Crown attorney Joe Callaghan, clockwise from top left, Justice Anne Molloy, accused in the April 2018 Toronto van attack Alek Minsassian and Dr. Alexander Westphal are shown during a murder trial conducted via Zoom videoconference, in this courtroom sketch on Monday, Nov. 30, 2020. A psychiatrist retained by the defence will testify for a sixth straight day at the trial for the man who killed 10 people while driving a van down a Toronto sidewalk. THE CANADIAN PRESS/Alexandra Newbould

Alek Minassian would tell his victims he was lonely and angry at society, court hears

Alek Minassian would tell his victims he was lonely and angry at society, court hears

TORONTO — The man who killed 10 people while driving a van down a Toronto sidewalk would tell his victims he committed the attack because he was lonely and angry at society, court heard Monday.

Alek Minassian gave that explanation to Dr. Alexander Westphal, a psychiatrist retained by the defence, in one of the pair’s numerous meetings in 2019 and earlier this year.

“I’d probably say I was feeling very isolated and bitter at society and I decided to take out my anger on random people,” Minassian says in the video played at the trial being conducted over Zoom.

“I’d probably tell them I never had many friends, people were leaving me out, I felt like I was being shortchanged in life, it wasn’t any fun,” he says in an interview room at the Toronto South Detention Centre.

But Westphal, a U.S.-based doctor who specializes in autism spectrum disorder, said the 28-year-old Minassian was just saying what he thought victims would want to hear.

“There’s no evidence he was an unhappy person who felt marginalized other than his use of it as an explanation to a victim,” the psychiatrist said.

“I think he’s putting things in terms of what he thinks people are expecting to hear.”

Westphal, the defence’s star witness, has said Minassian lacks empathy and does not understand the moral wrongfulness of killing 10 people in the 2018 attack.

Minassian, from Richmond Hill, Ont., has pleaded not guilty to 10 counts of first-degree murder and 16 counts of attempted murder and argues he should be found not criminally responsible due to autism spectrum disorder.

His state of mind at the time of the attack is the sole issue at trial.

Crown attorney Joe Callaghan said Monday that Minassian’s comments on what he would tell his victims demonstrated his ability to view the perspective of those he attacked.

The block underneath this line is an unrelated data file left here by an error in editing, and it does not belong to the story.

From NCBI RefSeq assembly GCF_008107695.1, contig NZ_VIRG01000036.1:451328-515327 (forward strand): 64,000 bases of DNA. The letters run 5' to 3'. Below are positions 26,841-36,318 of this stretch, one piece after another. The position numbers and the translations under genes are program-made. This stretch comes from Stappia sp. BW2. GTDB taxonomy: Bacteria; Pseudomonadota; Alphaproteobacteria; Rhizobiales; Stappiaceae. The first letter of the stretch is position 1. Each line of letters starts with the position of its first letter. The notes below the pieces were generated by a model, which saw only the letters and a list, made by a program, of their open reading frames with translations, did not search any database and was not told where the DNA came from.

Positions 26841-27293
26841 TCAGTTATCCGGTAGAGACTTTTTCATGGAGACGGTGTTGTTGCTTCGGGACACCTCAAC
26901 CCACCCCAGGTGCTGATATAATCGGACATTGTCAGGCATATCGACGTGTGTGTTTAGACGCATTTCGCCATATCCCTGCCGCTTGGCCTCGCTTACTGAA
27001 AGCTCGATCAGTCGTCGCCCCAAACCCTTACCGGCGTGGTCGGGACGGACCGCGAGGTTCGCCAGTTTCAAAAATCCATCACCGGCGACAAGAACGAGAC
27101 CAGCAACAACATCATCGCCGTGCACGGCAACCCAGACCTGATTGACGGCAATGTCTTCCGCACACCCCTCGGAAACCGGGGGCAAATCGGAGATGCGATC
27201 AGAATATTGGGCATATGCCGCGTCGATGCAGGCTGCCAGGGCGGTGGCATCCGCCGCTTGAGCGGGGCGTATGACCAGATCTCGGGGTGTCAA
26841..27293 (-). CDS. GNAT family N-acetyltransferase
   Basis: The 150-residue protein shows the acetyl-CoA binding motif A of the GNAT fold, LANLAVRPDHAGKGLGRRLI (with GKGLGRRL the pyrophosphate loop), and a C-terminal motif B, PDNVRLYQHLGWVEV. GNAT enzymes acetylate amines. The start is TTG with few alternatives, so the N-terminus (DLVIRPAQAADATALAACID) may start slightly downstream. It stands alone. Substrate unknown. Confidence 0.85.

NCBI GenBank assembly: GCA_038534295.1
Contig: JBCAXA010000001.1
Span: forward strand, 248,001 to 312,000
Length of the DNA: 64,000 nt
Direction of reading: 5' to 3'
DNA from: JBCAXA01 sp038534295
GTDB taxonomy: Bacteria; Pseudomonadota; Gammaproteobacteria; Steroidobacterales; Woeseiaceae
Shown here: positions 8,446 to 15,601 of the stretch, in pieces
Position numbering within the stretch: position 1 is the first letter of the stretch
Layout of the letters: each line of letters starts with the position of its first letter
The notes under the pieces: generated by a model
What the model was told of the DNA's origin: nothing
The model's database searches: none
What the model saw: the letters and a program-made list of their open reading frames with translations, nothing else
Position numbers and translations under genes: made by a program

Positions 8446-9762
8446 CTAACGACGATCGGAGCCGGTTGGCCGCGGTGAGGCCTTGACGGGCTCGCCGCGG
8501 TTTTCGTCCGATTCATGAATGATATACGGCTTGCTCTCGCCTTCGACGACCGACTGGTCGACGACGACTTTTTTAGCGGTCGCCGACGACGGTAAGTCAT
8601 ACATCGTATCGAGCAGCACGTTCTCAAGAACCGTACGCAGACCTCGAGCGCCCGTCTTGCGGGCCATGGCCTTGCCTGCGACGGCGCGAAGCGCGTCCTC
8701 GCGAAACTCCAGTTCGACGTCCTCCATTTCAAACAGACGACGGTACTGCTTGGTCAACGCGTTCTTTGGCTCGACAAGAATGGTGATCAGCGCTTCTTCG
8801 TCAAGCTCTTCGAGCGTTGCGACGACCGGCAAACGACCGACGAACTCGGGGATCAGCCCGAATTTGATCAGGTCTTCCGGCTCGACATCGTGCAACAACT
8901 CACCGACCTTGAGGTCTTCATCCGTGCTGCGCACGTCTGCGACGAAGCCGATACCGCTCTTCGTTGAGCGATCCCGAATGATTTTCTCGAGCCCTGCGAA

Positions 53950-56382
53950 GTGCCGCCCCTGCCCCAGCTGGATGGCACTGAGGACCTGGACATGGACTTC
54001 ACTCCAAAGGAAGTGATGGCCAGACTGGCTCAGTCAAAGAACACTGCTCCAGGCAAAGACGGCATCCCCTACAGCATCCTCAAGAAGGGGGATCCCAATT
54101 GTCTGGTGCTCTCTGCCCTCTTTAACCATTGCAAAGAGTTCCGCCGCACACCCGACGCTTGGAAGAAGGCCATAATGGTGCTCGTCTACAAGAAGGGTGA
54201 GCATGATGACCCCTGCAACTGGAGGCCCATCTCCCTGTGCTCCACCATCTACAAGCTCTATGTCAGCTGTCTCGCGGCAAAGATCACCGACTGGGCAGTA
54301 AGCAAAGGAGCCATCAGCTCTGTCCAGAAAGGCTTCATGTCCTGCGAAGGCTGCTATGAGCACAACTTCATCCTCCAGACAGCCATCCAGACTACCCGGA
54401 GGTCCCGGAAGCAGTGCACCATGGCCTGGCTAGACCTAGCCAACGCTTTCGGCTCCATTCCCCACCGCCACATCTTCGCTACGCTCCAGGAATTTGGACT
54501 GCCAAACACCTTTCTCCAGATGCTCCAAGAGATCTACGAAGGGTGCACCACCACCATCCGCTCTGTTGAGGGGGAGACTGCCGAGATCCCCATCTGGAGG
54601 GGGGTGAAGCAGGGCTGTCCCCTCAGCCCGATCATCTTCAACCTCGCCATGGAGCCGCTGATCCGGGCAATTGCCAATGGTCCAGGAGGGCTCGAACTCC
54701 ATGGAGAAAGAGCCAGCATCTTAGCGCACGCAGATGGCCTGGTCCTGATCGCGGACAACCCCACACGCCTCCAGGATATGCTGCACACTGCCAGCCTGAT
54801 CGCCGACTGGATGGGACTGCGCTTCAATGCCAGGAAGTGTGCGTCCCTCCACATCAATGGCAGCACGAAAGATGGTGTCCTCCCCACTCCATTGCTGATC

Westphal, as he has much of the past several days of cross-examination, disagreed with Callaghan.

The psychiatrist has previously testified that due to his autism spectrum disorder, Minassian does not have the ability to take the perspective of others.

In his report on Minassian that was submitted to the court, Westphal concluded the man was not psychotic at the time, but had “an autistic way of thinking that was severely distorted in a way similar to psychosis.

Court also heard Monday that Minassian had thought about abandoning the attack right up until the moment he stopped at a red light across the street from his first group of victims.

Minassian actually planned to attack pedestrians downtown, but he became really nervous at a red light at Yonge Street and Finch Avenue, according to part of a report shown by the prosecution from Dr. Scott Woodside, a forensic psychiatrist set to testify for the Crown.

“He stated he thought, ‘I am going to do it now, I might as well,’” the report said.

“Mr. Minassian remembered thinking there were enough people after he saw five people waiting at the light.”

Woodside also reported Minassian told him he felt lonely in the months and years leading up to the attack.

“He recalled seeing couples at college holding hands and saying ‘silly’ things to one another,” Woodside wrote.

“He stated when stressed he began thinking about ‘doing something’ intermittently going back to high school.”

Court also heard that Minassian told Westphal he used the so-called “incel-ideology — referring to men who are involuntarily celibate and angry at society because they cannot have sex with women — as a way to “rev” himself up for the attack.

He said he thought about incel ideology as a way of “forcing myself into the mindset … so that I don’t chicken out at the last minute.”

Westphal and two other psychiatrists have testified that Minassian has not shown any anger toward women. Westphal does not believe incel ideology is part of the reason Minassian committed the attack.

Minassian has given different people different reasons for the attack. He has also said he did it for notoriety, over extreme anxiety about starting a new job and as a way to get on an abhorrent website that ranks mass murderers by how many people they killed.

At one point Monday afternoon, Minassian appeared to fall asleep in the small room at jail where he watches the proceedings.

This report by The Canadian Press was first published Dec. 7, 2020.

Liam Casey, The Canadian Press

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